- CVD. As mentioned earlier, our detailed CVD accelerates the deployment of XenDesktop; reduces the risk; and offers predictable, simplified scaling.
- Lower cost. Relative to deploying desktop virtualization on traditional infrastructure, FlexPod can yield up to 50% capacity and cost savings. NetApp storage efficiency technologies, including deduplication, compression, thin provisioning, Snapshot™ (space-efficient backup), and FlexClone® (space-efficient cloning), reduce the storage requirements for pooled desktops by 90% and storage for user data by about 50%. Cisco technologies, including Cisco UCS extended memory and unified fabric, let you run more desktops on fewer servers.
- Reduced complexity. By unifying the infrastructure necessary to support over 2,000 desktops in a single cabinet (as validated in this CVD), FlexPod eliminates guesswork and takes much of the complexity out of your XenDesktop infrastructure deployment.
- Faster deployment. Many of the typical deployment phases either are compressed or simply become unnecessary. This standardized approach to IT has repeatedly demonstrated better than 50% faster deployment times over traditional methods. Forward (preprovisioning) FlexPod infrastructure puts the compute, network, and storage resources on the floor to meet future desktop virtualization or other business needs, further compressing deployment time.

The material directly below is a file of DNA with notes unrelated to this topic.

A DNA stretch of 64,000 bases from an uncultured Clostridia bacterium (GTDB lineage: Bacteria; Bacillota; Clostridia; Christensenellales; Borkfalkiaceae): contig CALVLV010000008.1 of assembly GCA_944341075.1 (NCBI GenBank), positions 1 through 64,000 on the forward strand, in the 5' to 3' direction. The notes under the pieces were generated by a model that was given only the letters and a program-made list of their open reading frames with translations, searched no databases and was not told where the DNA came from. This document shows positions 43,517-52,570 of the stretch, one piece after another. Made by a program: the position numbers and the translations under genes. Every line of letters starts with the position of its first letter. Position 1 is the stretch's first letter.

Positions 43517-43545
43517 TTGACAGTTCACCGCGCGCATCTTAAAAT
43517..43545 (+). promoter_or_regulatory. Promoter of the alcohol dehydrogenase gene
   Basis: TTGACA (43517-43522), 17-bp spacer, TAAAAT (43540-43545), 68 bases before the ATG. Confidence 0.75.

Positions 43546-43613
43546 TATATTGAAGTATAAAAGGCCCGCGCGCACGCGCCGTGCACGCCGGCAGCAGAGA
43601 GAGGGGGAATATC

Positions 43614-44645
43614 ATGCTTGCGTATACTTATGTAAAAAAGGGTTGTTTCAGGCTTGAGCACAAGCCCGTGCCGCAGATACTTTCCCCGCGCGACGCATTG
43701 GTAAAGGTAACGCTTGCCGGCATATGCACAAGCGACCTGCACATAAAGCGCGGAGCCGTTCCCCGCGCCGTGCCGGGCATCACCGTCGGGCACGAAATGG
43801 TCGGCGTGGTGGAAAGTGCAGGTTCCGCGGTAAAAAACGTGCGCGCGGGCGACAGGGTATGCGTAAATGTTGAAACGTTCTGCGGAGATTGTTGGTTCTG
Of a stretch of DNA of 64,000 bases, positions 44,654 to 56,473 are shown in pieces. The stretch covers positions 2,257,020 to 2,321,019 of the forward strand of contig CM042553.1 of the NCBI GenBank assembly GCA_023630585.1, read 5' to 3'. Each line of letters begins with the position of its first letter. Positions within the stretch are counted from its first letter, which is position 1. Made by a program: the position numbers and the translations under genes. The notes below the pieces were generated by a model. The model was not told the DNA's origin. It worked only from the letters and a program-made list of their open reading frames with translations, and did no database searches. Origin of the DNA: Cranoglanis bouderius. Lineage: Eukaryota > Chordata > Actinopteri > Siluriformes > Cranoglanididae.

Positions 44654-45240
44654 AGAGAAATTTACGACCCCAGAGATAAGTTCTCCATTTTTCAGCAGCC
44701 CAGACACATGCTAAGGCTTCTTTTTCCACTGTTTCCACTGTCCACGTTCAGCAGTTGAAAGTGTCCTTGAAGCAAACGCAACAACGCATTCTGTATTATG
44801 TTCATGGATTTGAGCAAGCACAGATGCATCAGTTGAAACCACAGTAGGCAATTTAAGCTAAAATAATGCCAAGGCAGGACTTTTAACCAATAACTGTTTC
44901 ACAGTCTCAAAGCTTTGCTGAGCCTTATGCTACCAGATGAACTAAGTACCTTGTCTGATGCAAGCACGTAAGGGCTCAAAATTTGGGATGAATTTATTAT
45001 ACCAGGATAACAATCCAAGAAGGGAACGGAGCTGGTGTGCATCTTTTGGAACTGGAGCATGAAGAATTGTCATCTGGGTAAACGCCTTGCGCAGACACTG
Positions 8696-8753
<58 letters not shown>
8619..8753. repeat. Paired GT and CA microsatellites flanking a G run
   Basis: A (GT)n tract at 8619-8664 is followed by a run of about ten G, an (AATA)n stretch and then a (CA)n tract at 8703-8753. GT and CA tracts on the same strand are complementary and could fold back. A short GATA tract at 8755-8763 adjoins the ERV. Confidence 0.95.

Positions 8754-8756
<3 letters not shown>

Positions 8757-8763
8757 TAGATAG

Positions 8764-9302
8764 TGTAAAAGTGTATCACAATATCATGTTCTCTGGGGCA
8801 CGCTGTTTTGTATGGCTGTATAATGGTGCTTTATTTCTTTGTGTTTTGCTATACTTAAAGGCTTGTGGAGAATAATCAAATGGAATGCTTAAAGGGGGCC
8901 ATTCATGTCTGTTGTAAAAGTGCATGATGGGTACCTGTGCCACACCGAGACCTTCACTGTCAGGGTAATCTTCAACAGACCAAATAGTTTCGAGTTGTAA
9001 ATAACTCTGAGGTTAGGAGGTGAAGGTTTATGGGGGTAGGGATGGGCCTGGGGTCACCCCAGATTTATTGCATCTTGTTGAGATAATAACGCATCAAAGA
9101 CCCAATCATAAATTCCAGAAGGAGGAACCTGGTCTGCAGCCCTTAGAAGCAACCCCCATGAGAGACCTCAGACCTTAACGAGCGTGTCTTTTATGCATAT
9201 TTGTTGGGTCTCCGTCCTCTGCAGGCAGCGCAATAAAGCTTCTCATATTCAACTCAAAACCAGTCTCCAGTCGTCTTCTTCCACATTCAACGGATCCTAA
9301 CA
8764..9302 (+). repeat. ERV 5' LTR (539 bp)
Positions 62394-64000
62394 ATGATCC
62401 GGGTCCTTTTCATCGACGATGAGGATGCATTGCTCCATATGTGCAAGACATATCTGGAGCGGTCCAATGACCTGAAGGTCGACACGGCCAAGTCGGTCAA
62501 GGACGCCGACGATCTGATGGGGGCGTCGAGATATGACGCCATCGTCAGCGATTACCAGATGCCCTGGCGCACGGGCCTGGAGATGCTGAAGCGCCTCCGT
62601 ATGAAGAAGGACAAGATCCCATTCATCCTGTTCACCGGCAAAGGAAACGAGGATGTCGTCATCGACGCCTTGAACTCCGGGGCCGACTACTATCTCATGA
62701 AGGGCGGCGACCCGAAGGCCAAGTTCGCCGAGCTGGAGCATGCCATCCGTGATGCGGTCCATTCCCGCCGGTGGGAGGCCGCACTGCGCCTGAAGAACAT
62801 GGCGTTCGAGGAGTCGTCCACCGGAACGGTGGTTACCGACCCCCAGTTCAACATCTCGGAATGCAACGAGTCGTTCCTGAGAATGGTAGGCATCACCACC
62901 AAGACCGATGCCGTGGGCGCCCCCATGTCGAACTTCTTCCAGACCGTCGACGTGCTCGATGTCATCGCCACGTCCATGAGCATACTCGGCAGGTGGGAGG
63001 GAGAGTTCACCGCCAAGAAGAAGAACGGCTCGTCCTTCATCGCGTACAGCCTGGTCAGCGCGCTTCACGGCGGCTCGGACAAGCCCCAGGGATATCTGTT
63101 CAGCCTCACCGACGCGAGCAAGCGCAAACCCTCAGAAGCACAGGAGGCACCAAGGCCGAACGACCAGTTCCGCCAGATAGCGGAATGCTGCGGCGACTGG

Figure 1) FlexPod reduces the time needed to get the infrastructure for desktop virtualization up and running.
- Performance. Desktop infrastructure creates unique performance requirements in terms of consistent low latency to satisfy user demands. Highly varying IOPS requirements for different types of desktop users can make sizing a challenge. The speed with which desktops can boot and users can log in is also a critical metric: